Spiritual America

“Popisms,” the second section in this month’s special issue, examines ten defining moments in the history of Pop since the '60s, revisiting key interactions between art and mass culture and looking closely look at how they were written into Pop history. Here, David Deitcher remembers the late lamented Lower East Side gallery Spiritual America, while Graham Bader, Howard Singerman and Kitty Hauser recall three shows—“High & Low,” “Helter Skelter,” and “Superflat,” respectively—that have shaped the story of Pop after Pop.

Announcement for “POP,” an exhibition curated by Richard Prince at Spiritual America, New York, 1984.

For twenty years I kept a rather plain postcard tucked away in a folder of art-related ephemera from the early ’80s. From edge to edge on its otherwise black face, white capital letters spell out a single word: “POP.” On the flip side, the card provides the basics about a now all-but-forgotten exhibition: works by Sarah Charlesworth, Louise Lawler, Cindy Sherman,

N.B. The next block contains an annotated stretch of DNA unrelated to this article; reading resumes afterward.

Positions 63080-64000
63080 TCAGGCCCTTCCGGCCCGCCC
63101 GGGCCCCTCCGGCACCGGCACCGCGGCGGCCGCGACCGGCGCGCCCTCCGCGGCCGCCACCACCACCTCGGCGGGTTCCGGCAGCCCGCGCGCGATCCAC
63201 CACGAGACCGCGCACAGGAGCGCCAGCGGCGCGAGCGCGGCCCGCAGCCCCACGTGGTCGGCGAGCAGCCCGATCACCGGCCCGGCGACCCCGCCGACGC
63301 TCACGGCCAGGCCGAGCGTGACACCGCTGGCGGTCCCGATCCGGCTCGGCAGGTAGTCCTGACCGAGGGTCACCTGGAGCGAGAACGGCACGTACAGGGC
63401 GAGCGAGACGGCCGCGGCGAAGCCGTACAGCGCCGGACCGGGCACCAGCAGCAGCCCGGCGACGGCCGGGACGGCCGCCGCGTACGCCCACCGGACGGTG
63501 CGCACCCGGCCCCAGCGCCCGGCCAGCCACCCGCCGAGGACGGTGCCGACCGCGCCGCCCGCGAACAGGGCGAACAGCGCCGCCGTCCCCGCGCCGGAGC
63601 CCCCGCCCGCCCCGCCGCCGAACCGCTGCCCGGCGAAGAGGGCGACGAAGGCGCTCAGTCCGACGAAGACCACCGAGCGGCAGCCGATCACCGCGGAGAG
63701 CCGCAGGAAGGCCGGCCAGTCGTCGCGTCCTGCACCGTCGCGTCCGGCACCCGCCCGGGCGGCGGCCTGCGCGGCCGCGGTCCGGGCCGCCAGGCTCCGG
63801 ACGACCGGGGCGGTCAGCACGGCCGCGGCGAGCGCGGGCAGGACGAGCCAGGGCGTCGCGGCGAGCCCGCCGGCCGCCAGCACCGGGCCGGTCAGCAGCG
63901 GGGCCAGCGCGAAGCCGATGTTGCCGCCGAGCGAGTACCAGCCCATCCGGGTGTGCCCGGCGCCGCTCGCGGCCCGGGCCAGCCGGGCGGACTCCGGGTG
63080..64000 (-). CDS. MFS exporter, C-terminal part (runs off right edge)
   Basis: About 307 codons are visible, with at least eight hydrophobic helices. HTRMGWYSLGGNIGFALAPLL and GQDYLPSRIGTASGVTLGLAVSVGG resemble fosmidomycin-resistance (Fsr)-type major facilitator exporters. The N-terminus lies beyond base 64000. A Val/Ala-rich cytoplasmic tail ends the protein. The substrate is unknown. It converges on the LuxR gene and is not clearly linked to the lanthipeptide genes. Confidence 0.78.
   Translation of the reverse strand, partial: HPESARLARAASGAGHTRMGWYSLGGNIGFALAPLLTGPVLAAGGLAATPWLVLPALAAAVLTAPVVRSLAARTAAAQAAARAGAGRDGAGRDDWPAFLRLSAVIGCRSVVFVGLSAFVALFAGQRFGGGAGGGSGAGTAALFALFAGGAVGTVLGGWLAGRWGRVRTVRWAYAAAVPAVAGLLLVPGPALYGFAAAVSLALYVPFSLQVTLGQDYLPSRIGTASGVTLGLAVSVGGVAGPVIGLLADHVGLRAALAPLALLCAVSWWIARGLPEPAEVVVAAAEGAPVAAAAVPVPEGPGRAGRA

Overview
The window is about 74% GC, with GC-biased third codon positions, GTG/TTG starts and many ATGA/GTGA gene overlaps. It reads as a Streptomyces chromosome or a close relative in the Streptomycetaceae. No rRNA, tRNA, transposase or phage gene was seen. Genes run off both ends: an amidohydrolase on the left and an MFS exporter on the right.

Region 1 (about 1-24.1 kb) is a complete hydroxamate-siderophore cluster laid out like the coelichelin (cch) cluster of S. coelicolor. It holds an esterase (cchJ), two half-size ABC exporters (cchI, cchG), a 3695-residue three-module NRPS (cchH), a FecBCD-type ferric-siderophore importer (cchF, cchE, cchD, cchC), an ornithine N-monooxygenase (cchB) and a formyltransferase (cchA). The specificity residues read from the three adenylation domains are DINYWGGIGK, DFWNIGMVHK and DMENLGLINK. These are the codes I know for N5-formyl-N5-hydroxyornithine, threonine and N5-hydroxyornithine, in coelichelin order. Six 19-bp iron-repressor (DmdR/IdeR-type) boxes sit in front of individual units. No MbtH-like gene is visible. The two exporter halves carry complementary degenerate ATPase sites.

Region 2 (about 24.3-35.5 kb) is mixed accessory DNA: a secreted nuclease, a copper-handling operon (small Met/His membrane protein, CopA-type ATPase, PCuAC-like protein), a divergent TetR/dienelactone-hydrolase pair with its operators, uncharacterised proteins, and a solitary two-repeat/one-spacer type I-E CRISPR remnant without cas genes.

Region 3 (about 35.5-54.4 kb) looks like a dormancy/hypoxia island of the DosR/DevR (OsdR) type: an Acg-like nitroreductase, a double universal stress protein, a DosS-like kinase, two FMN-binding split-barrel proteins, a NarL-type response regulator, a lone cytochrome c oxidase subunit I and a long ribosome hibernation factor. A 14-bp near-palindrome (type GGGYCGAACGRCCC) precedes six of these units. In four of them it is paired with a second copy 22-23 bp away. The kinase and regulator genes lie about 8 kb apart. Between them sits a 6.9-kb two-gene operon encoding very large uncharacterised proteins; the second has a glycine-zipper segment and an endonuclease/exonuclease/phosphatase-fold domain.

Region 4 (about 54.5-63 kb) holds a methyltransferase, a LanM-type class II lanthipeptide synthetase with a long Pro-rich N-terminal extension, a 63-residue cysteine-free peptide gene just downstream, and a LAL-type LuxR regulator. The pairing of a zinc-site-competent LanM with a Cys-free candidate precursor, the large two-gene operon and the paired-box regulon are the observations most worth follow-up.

to keep reading

Artforum print subscribers have full access to this article. If you are a subscriber, sign in below.

Not registered for Register here.

SUBSCRIBE NOW for only $50 a year—65% off the newsstand price—and get the print magazine plus full online access to this issue and our archive.*

Order the PRINT EDITION of the October 2004 issue for $17 or the ONLINE EDITION for $5.99.

* This rate applies to U.S. domestic subscriptions.